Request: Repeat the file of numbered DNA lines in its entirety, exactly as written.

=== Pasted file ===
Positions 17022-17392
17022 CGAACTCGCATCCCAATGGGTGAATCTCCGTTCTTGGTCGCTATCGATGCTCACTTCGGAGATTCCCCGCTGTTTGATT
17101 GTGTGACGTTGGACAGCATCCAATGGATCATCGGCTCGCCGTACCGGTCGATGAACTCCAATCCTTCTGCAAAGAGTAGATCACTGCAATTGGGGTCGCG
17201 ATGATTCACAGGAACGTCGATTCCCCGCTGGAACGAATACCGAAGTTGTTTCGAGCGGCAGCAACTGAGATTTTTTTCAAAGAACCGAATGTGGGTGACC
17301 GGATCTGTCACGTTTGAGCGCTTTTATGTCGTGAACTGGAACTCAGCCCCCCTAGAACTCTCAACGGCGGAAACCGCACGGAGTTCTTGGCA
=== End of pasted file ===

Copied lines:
Positions 17022-17392
17022 CGAACTCGCATCCCAATGGGTGAATCTCCGTTCTTGGTCGCTATCGATGCTCACTTCGGAGATTCCCCGCTGTTTGATT
17101 GTGTGACGTTGGACAGCATCCAATGGATCATCGGCTCGCCGTACCGGTCGATGAACTCCAATCCTTCTGCAAAGAGTAGATCACTGCAATTGGGGTCGCG
17201 ATGATTCACAGGAACGTCGATTCCCCGCTGGAACGAATACCGAAGTTGTTTCGAGCGGCAGCAACTGAGATTTTTTTCAAAGAACCGAATGTGGGTGACC
17301 GGATCTGTCACGTTTGAGCGCTTTTATGTCGTGAACTGGAACTCAGCCCCCCTAGAACTCTCAACGGCGGAAACCGCACGGAGTTCTTGGCA